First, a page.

Overview of Native American Clothing
Native Americans took the task of making clothing more seriously than European
settlers. They used primarily animal hides, which they had to hunt, skin and work the hide
to the proper softness before it could be made into a shirt, pants, or warm winter coat.

In Native cultures where a girl or woman might wear the same dress for years, dresses
were designed and decorated not only to be aesthetically pleasing but also to give
specific information about the wearer.

Certain symbols on a dress referred to the woman's tribe, her marital status, and, for
example, the prowess of her husband or father as a hunter or trader. Since elk have at
most two eyeteeth, a dress adorned with dozens or even hundreds of elk eyeteeth
signaled that the men in the family were skilled hunters.  
Native American clothing of Kiowa women 1890.
Identity by Design: Tradition, Change and Celebration in Native Women's Dresses, an
exhibition of fifty-five dresses recently shown (September 26, 2008 -- September 13,
2009) at the George Gustav Heye Center of the Smithsonian's National Museum of the
American Indian in New York City, is an excellent introduction to the beauty, complexity
and artistry of Native dresses from the early 1800s to today. The exhibition comes
mostly from the museum's collection, although there are also dazzling contemporary
dresses made by six living Native women who are keeping traditional sewing and
beadwork alive through their work with Native cultural organizations. The historic
dresses come from the Plains, Plateau and Great Basin regions of the United States and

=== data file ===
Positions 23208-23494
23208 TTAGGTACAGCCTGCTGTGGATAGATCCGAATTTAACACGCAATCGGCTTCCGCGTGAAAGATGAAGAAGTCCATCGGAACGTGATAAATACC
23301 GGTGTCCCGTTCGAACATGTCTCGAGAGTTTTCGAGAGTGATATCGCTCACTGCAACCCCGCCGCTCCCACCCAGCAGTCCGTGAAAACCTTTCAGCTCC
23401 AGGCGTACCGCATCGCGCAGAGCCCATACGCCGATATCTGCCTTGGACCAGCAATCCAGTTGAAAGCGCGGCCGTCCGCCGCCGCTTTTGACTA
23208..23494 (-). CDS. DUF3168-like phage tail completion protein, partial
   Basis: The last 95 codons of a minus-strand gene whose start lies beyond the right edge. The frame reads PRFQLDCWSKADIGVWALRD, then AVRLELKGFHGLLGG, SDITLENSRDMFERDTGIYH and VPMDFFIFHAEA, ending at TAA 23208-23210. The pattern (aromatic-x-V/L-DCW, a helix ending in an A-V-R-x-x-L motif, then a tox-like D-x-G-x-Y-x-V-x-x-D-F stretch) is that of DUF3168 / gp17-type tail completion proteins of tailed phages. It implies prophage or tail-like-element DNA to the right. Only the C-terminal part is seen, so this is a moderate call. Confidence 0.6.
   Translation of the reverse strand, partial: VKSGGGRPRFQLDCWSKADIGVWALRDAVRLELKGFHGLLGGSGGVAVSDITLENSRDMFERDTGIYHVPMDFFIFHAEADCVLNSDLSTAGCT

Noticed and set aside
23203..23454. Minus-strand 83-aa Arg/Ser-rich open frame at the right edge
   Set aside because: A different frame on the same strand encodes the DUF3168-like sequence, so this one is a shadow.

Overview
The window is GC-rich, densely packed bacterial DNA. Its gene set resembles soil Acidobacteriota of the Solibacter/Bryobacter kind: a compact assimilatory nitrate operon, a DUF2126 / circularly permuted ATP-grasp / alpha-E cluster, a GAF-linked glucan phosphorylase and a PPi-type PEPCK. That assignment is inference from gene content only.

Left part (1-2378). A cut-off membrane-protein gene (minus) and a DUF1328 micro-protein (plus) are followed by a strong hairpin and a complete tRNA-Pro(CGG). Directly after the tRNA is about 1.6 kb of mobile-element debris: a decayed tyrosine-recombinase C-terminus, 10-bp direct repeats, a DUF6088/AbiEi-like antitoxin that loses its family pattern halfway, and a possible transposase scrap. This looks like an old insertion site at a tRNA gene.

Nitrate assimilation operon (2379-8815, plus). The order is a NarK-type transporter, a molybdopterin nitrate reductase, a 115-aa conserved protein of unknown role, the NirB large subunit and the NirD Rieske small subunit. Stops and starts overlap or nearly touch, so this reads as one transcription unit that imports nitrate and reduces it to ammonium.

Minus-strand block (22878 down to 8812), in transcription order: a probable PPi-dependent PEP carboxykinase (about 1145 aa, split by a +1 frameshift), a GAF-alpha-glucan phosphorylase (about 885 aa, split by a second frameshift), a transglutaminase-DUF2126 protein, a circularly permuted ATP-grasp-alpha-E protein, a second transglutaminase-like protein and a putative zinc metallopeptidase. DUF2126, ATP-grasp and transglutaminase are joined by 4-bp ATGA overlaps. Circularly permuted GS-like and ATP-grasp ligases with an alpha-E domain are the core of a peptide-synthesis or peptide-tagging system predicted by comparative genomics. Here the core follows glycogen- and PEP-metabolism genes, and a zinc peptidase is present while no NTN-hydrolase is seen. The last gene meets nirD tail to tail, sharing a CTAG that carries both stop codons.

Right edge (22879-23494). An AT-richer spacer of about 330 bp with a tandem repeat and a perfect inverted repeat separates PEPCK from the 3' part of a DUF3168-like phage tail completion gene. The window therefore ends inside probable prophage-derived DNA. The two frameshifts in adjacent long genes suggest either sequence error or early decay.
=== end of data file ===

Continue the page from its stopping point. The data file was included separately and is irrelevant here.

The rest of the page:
Canada, which are regions west of the Mississippi.
Beautifully Dressed Kiowa Women
in 1890
Part of what is so impressive about these historic
who made them. Talk about DIY! (Today's
"do-it-yourself" movement.) To make some of the
oldest dresses in the exhibition, those dating from
the early 1800s, a single animal hide was folded in
half. The two edges were then sewn to create a
straight tube dress. Practical as they were, the
straight, relatively narrow dresses made it difficult
women in nomadic tribes began making two-hide

The hides came from elk, deer and big horn sheep
and by sewing two together along the edges of the
hides with the tail end of the animal at the top of
dress. Designers of hide dresses left the tail of the
animal intact and the tail became a highly desirable
embellishment at the wearer's neckline. Later in the
century it became fashionable to remove the tail
from the hide and to replace it with intricate
beadwork at the neckline. Two-hide dresses
eventually evolved into three-hide dresses, in which
a third hide was folded like a short cape over the
A-line, two-hide garment.

The dresses were utilitarian. They were warm,
tough and relatively weather-hardy. But to create
style, both tribal and personal, the women used
porcupine quills, bits of tin, carved bone, animal
sinew, coins, animal teeth, fossilized shells, and the
brightly colored glass beads that traders brought